By Lisa Kemp
What horse lover hasn’t marveled over the all-Palomino horse troupe in the annual Tournament of Roses Parade? Prancing golden horses in shining silver-encrusted saddles, their riders bedecked in colorful costumes and waving red, white, and blue American flags; it’s a sight to stir anyone’s patriotic sentiments. Me, I just drooled over the horses, trying to decide which would be the fanciest mount for my own dream parade.
The stuff of horsey dreams for decades, the Long Beach Mounted Police’s (LBMP) all-Palomino troupe rode in their first Tournament of Roses (ToR) Parade in 1948; they’re still going strong in their 62nd year of parading, with the LBMP celebrating their 75th anniversary in 2010.
Carla Routt, granddaughter of troupe co-founder Jack Turner and the first female member and female president of the LBMP, says the all-volunteer riders are really ambassadors for the LBMP and the city of Long Beach.
“We often travel to different events, presenting gifts from the Long Beach Police to various governments. We’ve been in the Eisenhower and Nixon Inaugural Parades, and have traveled extensively throughout North and South America,” she says. The troupe also provides an average of 8,000 hours of annual service at charitable events and functions, and has a scholarship program for deserving young equine-science candidates.
While the Palominos are the true stars, every horse’s tack can certainly stand on its own in terms of glitz. Each one-of-a-kind black leather Western saddle is encrusted with handmade sterling silver created by artisan metalsmiths of the 1930s and ‘40s, and has a breast collar, bridle, and reins to match. Saddles are so heavy they often take two people to lift them onto a horse’s back!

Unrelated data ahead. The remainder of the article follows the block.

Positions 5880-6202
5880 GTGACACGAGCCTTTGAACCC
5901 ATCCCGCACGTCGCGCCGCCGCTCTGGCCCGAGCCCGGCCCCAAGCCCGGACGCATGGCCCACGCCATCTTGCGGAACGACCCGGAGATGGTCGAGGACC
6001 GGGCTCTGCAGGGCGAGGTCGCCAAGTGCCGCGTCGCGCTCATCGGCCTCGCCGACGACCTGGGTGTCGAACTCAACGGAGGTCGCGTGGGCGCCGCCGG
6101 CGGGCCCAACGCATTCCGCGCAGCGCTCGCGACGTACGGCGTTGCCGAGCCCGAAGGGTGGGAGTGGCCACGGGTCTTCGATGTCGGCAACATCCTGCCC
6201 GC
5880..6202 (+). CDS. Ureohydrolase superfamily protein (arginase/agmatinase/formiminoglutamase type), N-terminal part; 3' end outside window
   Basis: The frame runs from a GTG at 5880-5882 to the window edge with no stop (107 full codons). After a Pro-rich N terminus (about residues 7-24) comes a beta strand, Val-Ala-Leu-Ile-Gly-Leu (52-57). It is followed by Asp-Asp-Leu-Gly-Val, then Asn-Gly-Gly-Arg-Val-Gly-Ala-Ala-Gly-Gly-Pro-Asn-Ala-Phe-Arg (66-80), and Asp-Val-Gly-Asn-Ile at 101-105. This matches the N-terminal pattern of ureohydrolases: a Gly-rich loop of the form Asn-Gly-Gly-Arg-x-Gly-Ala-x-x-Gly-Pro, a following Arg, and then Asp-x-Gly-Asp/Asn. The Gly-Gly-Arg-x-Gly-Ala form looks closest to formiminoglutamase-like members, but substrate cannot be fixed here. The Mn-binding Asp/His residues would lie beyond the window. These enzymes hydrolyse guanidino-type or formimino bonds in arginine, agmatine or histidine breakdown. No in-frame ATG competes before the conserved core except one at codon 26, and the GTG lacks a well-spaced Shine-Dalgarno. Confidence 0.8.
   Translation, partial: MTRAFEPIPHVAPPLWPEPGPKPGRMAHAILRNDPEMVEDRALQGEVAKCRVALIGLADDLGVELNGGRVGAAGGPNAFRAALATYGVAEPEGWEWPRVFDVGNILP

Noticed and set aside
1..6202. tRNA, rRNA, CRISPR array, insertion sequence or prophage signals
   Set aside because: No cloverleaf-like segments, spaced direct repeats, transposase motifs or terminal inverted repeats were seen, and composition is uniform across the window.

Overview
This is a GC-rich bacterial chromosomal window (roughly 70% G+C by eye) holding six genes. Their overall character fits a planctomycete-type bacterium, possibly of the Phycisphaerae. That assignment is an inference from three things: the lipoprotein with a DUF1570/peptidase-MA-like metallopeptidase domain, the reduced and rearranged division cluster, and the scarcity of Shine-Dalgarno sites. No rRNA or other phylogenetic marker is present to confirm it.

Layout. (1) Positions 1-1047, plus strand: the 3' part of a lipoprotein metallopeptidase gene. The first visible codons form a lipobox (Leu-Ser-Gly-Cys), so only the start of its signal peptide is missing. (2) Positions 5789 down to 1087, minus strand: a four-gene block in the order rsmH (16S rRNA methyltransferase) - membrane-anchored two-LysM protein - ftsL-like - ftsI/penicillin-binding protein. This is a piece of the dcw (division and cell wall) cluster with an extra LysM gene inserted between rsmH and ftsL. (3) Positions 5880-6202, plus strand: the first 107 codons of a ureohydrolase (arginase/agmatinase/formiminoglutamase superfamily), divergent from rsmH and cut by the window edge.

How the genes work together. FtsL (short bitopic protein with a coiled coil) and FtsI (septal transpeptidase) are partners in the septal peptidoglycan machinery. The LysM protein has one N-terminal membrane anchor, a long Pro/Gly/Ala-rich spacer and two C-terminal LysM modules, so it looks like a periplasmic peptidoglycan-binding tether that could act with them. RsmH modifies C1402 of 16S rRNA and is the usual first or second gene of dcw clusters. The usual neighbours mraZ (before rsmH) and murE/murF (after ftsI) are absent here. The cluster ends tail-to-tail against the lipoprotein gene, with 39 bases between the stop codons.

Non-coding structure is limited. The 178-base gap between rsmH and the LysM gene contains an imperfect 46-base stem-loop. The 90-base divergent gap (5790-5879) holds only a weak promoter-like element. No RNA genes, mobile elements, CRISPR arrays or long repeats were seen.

For many horse lovers, the Palomino horses and their riders are synonymous with the annual New Year’s Day parade. Held every January 1st, the first Tournament of Roses was in 1890 in Pasadena, Calif., staged by Midwest and East coast transplants who wanted to showcase the mild winters of their new home.
Early festivals included not only marching bands and motorized floats, but also bronco-busting demos and even ostrich races! Collegiate football was added in 1902 with Stanford University against University of Michigan, but Stanford was trounced 49-0, and football was dropped in favor of Roman-style chariot races. Football bounced back in 1916, and has been a sell-out ever since 1947, according to the official Tournament of Roses Web site.
For 2010, the Tournament of Roses Parade will kick-off at 8 a.m. Pacific time, and be broadcast in the U.S. on multiple networks, including RFD-TV, HGTV, ABC, NBC, Hallmark Channel and the Travel Channel. The Parade is broadcast in more than 200 countries and territories internationally; for information on everything about the Tournament of Roses events, visit their Web site at www.tournamentofroses.com. For information about the Long Beach Mounted Police including even more photos, visit www.longbeachmountedpolice.com.
This year’s Parade theme is 2010: A Cut Above The Rest. When it comes to the gleaming glitterati of the Long Beach Mounted Police, it’s a sentiment they’ve lived daily, both past and present.
About Lisa Kemp: An award-winning writer and marketing consultant, Lisa has devoted her expertise to the equine industry through her company, KempEquine. Her writings have appeared in publications such as The Horse, Equine Chronicle, Equine Journal, Holistic Horse, USHorse.biz, Paint Horse Journal, Massachusetts Horse, Women & Horses, EQUUS, and Blaze magazine. Lisa believes a good day is one spent with horse people, horse pictures, horse information, and yes, actual horses. Lisa lives in Chicago, Illinois.
Photos Courtesy of the Tournament of Roses Archives